PRESIDENT Edgar Lungu's trip to China yesterday may be the most economically beneficial trip for Zambia in the history of the two nations, his Special Assistant for Press and Public Relations Amos Chanda has said.
Mr Chanda said that Zambians should be confident of that.
He said the President Lungu's trip would facilitate for many development agreements between Zambia and China as well as between the private sectors of the two countries.
President Lungu yesterday travelled to China for bilateral meetings with Chinese President Xi Jinping and other engagements.
The aircraft carrying him left the Kenneth Kaunda International Airport (KKIA) in Lusaka at around 17:34 hours for China and was accompanied by Mr Chanda, Project Monitoring and Implementation, Andrew Chella, Political Affairs advisor, Kaizar Zulu, Presidential Affairs Minister Freedom Sikazwe and State House legal counsel Sukwana Lukangaba.
Finance Minister Margaret Mwanakatwe, other ministers and technocrats left earlier for bilateral meetings between Zambia and China and the Forum for Africa China Corporation (FOCAC).
Speaking to journalists earlier yesterday, Mr Chanda said according to the advance notes posted by the advance delegation, it was clear that there would be major agreements signed between the two countries.
"I can confirm that this is a very remarkable tour, probably the biggest that any Zambian president has made to China. It is the biggest in terms of the number of agreements between Zambia
and China and the private sector in Zambia and China as well as in value," Mr Chanda said.
He said the trip was mainly to increase economic corporation and debt restructuring as well as any other opportunity best suited for Zambia.
Mr Chanda said Ms Mwanakatwe had not made a specific request for balance of payment support from China but if the matter was agreed on, Zambia would go for China's support.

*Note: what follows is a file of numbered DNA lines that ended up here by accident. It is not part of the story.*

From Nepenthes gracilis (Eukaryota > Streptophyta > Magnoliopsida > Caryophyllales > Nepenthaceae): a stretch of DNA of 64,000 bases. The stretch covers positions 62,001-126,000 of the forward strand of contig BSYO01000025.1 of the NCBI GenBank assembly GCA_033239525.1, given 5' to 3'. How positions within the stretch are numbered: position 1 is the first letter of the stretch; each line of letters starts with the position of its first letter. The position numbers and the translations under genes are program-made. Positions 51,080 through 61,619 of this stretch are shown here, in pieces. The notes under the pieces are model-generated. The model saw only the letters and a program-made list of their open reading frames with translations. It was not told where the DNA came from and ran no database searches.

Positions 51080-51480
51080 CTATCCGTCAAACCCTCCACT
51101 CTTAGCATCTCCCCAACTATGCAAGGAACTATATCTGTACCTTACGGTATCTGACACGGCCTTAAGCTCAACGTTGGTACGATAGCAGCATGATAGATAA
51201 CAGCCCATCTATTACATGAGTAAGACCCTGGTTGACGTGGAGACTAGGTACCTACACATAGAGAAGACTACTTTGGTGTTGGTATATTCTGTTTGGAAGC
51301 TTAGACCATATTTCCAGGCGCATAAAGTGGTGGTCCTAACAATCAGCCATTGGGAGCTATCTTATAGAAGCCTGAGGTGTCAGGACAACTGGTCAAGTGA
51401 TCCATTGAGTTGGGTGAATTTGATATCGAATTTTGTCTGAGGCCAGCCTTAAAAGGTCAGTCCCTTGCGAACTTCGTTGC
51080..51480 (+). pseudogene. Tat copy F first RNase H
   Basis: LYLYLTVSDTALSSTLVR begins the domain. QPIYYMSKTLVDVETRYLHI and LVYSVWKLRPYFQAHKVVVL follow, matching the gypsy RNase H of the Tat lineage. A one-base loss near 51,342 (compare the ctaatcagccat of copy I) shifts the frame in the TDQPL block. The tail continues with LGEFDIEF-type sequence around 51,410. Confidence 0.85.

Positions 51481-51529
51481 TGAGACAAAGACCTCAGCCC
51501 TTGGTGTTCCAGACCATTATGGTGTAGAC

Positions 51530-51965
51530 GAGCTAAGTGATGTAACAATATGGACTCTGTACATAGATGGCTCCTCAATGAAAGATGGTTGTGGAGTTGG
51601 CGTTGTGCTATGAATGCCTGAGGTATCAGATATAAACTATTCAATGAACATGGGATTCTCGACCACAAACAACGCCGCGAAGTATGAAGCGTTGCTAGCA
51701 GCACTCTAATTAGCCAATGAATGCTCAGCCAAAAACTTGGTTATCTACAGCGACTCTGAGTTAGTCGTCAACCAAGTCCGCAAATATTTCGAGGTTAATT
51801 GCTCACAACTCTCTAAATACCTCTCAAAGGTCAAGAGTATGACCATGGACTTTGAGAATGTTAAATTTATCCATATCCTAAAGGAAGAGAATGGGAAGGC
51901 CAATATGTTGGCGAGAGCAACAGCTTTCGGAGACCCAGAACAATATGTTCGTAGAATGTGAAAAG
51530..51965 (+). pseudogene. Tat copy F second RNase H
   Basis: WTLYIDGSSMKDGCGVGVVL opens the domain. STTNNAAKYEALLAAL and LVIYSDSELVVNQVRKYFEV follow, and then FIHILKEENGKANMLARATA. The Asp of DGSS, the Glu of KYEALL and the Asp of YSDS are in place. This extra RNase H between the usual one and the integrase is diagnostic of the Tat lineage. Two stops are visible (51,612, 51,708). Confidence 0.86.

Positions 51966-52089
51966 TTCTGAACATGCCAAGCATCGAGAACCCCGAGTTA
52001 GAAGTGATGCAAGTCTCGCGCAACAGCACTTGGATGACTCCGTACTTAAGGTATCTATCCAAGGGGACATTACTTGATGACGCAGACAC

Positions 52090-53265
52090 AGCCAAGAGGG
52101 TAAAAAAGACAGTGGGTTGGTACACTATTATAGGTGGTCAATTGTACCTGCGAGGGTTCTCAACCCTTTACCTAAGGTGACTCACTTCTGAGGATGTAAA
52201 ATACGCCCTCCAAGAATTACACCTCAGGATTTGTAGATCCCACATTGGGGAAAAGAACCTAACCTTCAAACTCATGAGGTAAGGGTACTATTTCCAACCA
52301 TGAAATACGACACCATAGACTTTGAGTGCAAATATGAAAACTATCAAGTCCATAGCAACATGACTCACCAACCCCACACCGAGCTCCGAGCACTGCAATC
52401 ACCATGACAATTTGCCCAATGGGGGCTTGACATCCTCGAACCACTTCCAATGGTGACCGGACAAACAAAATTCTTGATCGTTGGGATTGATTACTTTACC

He said that Zambia continued to engage the International Monetary Fund (IMF) on budget support but the Ministry of Finance was open to other avenues available.
Mr Chanda said Zambia was, however, not facing a debt crisis because as described by the Economics Association of Zambia (EAZ), a crisis was when a country recorded negative growth in two quarters of the year.
He said technocrats went to China in advance to discuss the debt restructuring and the ministers would now ensure that what the technocrats had agreed on was in line with the Government's aspirations.
A number of people from the private sector have travelled at their own cost to take advantage of the President's trip to meet their Chinese counterparts.
Mr Lungu would also tour mining companies in Jiangxi Province and witness the twinning agreement between Jiangxi Province and Muchinga Province on technology transfer.
Meanwhile, Mr Chanda said there was no need for Zambians to be concerned over the relations between Zambia and the United States following the handing over of Zimbabwean opposition leader Tendai Biti to his country.
He said the American Ambassador to Zambia Daniel Foote discussed the issue with President Lungu last week.
Mr Chanda said Government would not discuss the social media reports that Democratic Republic of Zambia (DRC) opposition leader Moise Katumbi had a Zambian diplomatic passport because it was undiplomatic to discuss.
On the recalling of the IMF representative to Zambia Alfredo Baldini, Mr Chanda said the replacement would be sent soon.
And Mr Chanda said that President Lungu had directed the ministries of Mines and Energy to quickly facilitate a meeting between Copperbelt Energy Company (CEC) and Konkola Copper Mines (KCM) over pending power restrictions on the mine due to unpaid bills.
Mr Lungu said the mining sector was sensitive in Zambia and all the decisions that were made should be done with the best interest of the country and the workers.
The CEC is yet to effect power restrictions to KCM owing to unpaid invoices equivalent to three months by KCM.
Mr Lungu said through Mr Chanda that a decision should be reached which would be in the best interest of the nation.
"That is how far State House can go because CEC is a private company and the President respects independent operations of private companies," Mr Chanda said.